My good friend, Sonali, is an ER physician, wife and mother of an adorable toddler. In her “spare” time, she authors The Foodie Physician blog and writes cookbooks. (I know what you’re thinking…I don’t think she sleeps!) Sonali kindly asked to include several of my Greek yogurt-inspired recipes in her recently published The Greek Yogurt Diet.
When Stonyfield extended a recent request to create a recipe including root vegetables and Greek yogurt, I was reminded of a sweet potato soup in Sonali’s book–on page 98 to be exact. In the variation of the recipe that follows, creamy sweet potatoes combine with earthy cumin and spicy chipotles to offer just the right amount of flavor and a whole lot of healthy. I added a touch of pure maple syrup, which pairs beautifully with the chipotle. Greek yogurt lends creaminess and a cool counterpoint to the mild heat.
- 1 tablespoon olive oil
- 1 medium yellow onion, diced
- 3 cloves garlic, minced
- 1 ½ teaspoons minced chipotles in adobo
- 1 teaspoon ground cumin
- 2 pounds sweet potatoes (about 4 medium), peeled and chopped
- 6 cups low sodium chicken or vegetable broth
- 2 tablespoons pure maple syrup
- 1/2 cup nonfat Stonyfield Greek yogurt plus extra for garnish (2% or whole may be substituted)
- Optional garnishes: 2 tablespoons chopped cilantro, parsley and/or mint; additional Greek yogurt
Heat the oil in large pot over medium high heat and add the onion. Sauté until softened, 5-6 minutes. Stir in the garlic, chipotles, and cumin and cook another minute until fragrant. Add the sweet potatoes, broth, and maple syrup. Bring to a boil, and then reduce the heat to a simmer. Cover and cook for 20 minutes or until the sweet potatoes are soft.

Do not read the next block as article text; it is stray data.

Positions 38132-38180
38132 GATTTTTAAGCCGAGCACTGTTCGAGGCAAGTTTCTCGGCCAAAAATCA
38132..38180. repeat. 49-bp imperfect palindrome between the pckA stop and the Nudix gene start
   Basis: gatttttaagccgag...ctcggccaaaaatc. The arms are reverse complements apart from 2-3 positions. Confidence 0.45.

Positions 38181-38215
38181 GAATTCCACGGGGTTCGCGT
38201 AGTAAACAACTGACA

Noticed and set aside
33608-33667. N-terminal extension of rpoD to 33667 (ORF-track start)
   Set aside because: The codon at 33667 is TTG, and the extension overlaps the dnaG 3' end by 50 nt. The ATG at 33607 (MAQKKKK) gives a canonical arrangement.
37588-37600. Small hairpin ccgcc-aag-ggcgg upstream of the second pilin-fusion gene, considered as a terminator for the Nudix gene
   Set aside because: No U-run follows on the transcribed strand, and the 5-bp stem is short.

Using an immersion blender, puree the soup until smooth. Add the yogurt and continue to puree until it is fully incorporated. Alternatively, you can transfer the soup and yogurt to a blender and puree the mixture in batches.
Taste for seasoning, and add salt and pepper to taste, if needed. (When using canned chicken broth, I did not add additional salt.) You may also add another tablespoon or two of maple syrup if you prefer a bit more sweetness.
Ladle the soup into bowls and top with a dollop of yogurt and/or herbs, if desired.
As part of a recent collaboration between Stonyfield and Dreamfarm, I was given this clever “Supoon.” Supoon is a spoon that scoops, measures, scrapes the bowl clean, and sits up off your counter. It’s a brilliant no-mess tool. If you like a good gadget, you might also find the Spink, Smood, Oni, or Vebo to be rather useful. They’re as practical to use as they are fun to say.
For more information on Sonali’s book, click on the picture.
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The soup looks delicious, thank you for trying it out! Love the addition of maple syrup- I think the sweetness would work perfectly with the smoky flavors in the soup. I’ll have to try it next time! Love the “supoon” too- great idea. Wishing you and your family all the best this Thanksgiving!
We enjoyed it very much! It was also a pleasure to share several of my recipes with you for your cookbook. The book is a wonderful resource…well done!!
I think I might order a spoon and I am also going to check out Sonali’s book. My breakfast of late has been plain Greek yogurt with a drizzle of honey stirred in and some really good and not too sweet granola. This morning that granola happens to be the quinoa flake chunky granola.
Your recipe of course. 🙂
Wow does this soup look yummy! I must in this to try t his winter.
Where do I find that spoon? I am such a sucker for kitchen gadgets. 😉
Hi Mary Lou,
The thought behind that spoon is simple yet genius. I included a link underneath the photo. The soup is perfect eating as the weather grows colder!